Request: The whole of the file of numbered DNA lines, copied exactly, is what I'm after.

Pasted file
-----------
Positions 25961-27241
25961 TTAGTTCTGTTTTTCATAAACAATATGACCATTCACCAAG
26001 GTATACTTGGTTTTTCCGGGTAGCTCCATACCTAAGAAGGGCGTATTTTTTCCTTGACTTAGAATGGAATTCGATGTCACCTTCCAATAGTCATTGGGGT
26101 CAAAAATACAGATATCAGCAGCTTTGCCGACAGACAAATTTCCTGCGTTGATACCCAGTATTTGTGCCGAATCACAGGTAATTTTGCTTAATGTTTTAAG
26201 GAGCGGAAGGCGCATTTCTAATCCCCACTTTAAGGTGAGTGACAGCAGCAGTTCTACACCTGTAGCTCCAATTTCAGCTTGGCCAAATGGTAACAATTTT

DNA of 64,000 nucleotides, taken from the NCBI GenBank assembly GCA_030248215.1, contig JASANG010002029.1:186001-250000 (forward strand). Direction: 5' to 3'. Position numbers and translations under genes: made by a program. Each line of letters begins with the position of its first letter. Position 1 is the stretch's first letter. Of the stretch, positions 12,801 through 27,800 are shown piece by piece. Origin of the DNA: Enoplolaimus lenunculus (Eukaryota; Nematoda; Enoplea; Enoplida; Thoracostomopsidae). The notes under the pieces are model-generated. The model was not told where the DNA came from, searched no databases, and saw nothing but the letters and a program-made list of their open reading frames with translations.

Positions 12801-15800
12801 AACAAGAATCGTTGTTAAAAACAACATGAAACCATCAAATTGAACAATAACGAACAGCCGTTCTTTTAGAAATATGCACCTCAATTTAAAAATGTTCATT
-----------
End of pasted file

Positions 25961-27241
25961 TTAGTTCTGTTTTTCATAAACAATATGACCATTCACCAAG
26001 GTATACTTGGTTTTTCCGGGTAGCTCCATACCTAAGAAGGGCGTATTTTTTCCTTGACTTAGAATGGAATTCGATGTCACCTTCCAATAGTCATTGGGGT
26101 CAAAAATACAGATATCAGCAGCTTTGCCGACAGACAAATTTCCTGCGTTGATACCCAGTATTTGTGCCGAATCACAGGTAATTTTGCTTAATGTTTTAAG
26201 GAGCGGAAGGCGCATTTCTAATCCCCACTTTAAGGTGAGTGACAGCAGCAGTTCTACACCTGTAGCTCCAATTTCAGCTTGGCCAAATGGTAACAATTTT

DNA of 64,000 nucleotides, taken from the NCBI GenBank assembly GCA_030248215.1, contig JASANG010002029.1:186001-250000 (forward strand). Direction: 5' to 3'. Position numbers and translations under genes: made by a program. Each line of letters begins with the position of its first letter. Position 1 is the stretch's first letter. Of the stretch, positions 12,801 through 27,800 are shown piece by piece. Origin of the DNA: Enoplolaimus lenunculus (Eukaryota; Nematoda; Enoplea; Enoplida; Thoracostomopsidae). The notes under the pieces are model-generated. The model was not told where the DNA came from, searched no databases, and saw nothing but the letters and a program-made list of their open reading frames with translations.

Positions 12801-15800
12801 AACAAGAATCGTTGTTAAAAACAACATGAAACCATCAAATTGAACAATAACGAACAGCCGTTCTTTTAGAAATATGCACCTCAATTTAAAAATGTTCATT